4. January 2020

Body Performance - Ausstellung der Helmut Newton Stiftung - Teil 2

Viviane Sassen begeistert seit Jahren die Modefotowelt. Auch sie arbeitet in erster Linie mit dem menschlichen Körper, etwa indem...


31. December 2019

Body Performance - Ausstellung der Helmut Newton Stiftung - Teil 1

Performance ist eine eigenständige Kunstform, und die Fotografie ist ihr ständiger Begleiter. In dieser Gruppenausstellung werden...


  |  20. December 2016


100 Years of Dada

As far as art is concerned, the year 2016 is all about the Dada movement which celebrates its 100th anniversary this year. With that in mind, we are going to take a closer look at the beginnings and backgrounds of this revolutionary art movement.

Dada has been a synonym of nonsense ever since its beginnings – the exponents of the movement quite deliberately chose such a trivial sounding name. However, there was a lot more to Dada. The artists and poets who committed themselves to Dadaism 100 years ago primarily turned against middle-class establishment and its outdated ideals. In addition to what was purported to be “good taste”, these ideals included monarchist structures in Europe and the primacy of industrialization which determined all aspects of life. These were the very values that led to World War One, according to the Dadaists who fundamentally challenged them.

As a reaction to the horrors of World War One and a reality that seemed to have gone insane, they proclaimed the zero hour and declared madness and nonsense the core of their art. This, however, did not show up as a completely meaningless madness, but meant more of a deliberate provocation and an invented language that found its expression in fine arts and literature as well as dance and theater. Dadaism questioned all traditional art genres by satirically exaggerating them and thereby turned them into artworks out of context. Conventional poetry was turned into nonsensical sound poems; classical dances were transformed into wild and experimental movements on stage. The aim was to create something new, which would leave behind everything that was established. The Dadaists thereby paved the way for a number of later art styles such as Surrealism, Fluxus or performance and conceptual art.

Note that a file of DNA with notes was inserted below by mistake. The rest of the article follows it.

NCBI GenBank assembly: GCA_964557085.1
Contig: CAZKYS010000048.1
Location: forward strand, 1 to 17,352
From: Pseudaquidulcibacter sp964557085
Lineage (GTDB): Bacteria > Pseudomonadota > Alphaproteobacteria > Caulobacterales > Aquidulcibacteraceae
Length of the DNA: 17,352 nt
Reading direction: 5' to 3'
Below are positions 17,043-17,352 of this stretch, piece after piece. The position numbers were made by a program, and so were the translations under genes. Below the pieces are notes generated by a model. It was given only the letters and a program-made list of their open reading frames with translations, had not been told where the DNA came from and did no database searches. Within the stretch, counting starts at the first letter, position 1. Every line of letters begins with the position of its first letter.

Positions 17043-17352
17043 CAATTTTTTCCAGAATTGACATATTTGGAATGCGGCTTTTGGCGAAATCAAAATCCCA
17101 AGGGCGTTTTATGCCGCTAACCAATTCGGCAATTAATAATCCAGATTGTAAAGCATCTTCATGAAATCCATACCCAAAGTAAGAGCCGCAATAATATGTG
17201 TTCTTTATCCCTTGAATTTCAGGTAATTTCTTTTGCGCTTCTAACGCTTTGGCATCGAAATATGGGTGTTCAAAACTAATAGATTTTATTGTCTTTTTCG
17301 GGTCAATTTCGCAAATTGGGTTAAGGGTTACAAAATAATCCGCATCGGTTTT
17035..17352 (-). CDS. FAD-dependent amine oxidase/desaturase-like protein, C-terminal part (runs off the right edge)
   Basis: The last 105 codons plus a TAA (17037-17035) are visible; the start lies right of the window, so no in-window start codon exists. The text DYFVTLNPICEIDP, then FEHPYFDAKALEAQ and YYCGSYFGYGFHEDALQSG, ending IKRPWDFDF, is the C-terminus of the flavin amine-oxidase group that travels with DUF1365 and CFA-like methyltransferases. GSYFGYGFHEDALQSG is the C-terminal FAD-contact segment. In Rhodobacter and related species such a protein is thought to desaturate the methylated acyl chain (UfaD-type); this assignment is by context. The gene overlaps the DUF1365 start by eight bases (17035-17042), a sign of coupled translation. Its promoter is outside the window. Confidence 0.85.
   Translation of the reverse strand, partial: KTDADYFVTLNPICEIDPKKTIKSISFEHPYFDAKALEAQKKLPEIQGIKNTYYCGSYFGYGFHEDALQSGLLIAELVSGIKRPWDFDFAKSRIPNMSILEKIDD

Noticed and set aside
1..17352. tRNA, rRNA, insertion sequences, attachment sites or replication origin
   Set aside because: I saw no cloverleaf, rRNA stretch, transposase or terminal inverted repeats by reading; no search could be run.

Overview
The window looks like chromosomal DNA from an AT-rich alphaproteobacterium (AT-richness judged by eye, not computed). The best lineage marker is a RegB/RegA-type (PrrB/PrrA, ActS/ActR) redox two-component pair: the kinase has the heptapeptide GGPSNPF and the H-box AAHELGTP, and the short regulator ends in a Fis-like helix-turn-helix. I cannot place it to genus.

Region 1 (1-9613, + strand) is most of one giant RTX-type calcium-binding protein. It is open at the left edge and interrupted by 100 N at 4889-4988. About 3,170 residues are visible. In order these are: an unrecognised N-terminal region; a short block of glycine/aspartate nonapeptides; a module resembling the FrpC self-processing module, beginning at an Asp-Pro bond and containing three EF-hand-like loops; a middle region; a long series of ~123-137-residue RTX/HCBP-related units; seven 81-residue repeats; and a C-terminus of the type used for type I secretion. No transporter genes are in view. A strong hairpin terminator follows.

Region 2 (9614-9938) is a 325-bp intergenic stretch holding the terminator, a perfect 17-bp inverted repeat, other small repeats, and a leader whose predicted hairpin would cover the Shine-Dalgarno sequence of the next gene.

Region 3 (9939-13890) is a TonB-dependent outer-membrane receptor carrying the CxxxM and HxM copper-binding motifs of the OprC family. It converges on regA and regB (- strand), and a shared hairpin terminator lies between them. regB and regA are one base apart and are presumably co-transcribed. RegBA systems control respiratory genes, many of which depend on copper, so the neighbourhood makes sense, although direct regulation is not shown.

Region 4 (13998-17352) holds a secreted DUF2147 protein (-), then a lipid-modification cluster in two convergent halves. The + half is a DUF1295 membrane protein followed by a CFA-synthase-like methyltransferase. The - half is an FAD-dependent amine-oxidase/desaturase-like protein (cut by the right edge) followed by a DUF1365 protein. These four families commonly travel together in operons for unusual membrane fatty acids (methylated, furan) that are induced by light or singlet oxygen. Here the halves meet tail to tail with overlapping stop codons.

One of the founding members of the Dada movement was Hugo Ball. At the beginning of World War One, he volunteered for military service, but the murderous dimensions of such a war soon dawned on him. The shock of this discovery led him to an anti-art, which represented a clear refusal of the war. In 1915, he emigrated to Switzerland and together with Hans Arp and Tristan Tzara he soon after founded the Cabaret Voltaire, which has become known as the birthplace of Dadaism. From there, the revolutionary spirit spread all over the world – to Paris, Berlin, Madrid and New York

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16. October 2019

Affordable Art Fair Hamburg

In 1999, the art world was dominated by expert fairs, traditional auction houses and white cube galleries. Whoever wanted to buy...


7. October 2019

Olafur Eliasson: In real life

Olafur Eliasson (b. 1967) grew up in Iceland and Denmark. In 1995 he founded Studio Olafur Eliasson in Berlin, which today...

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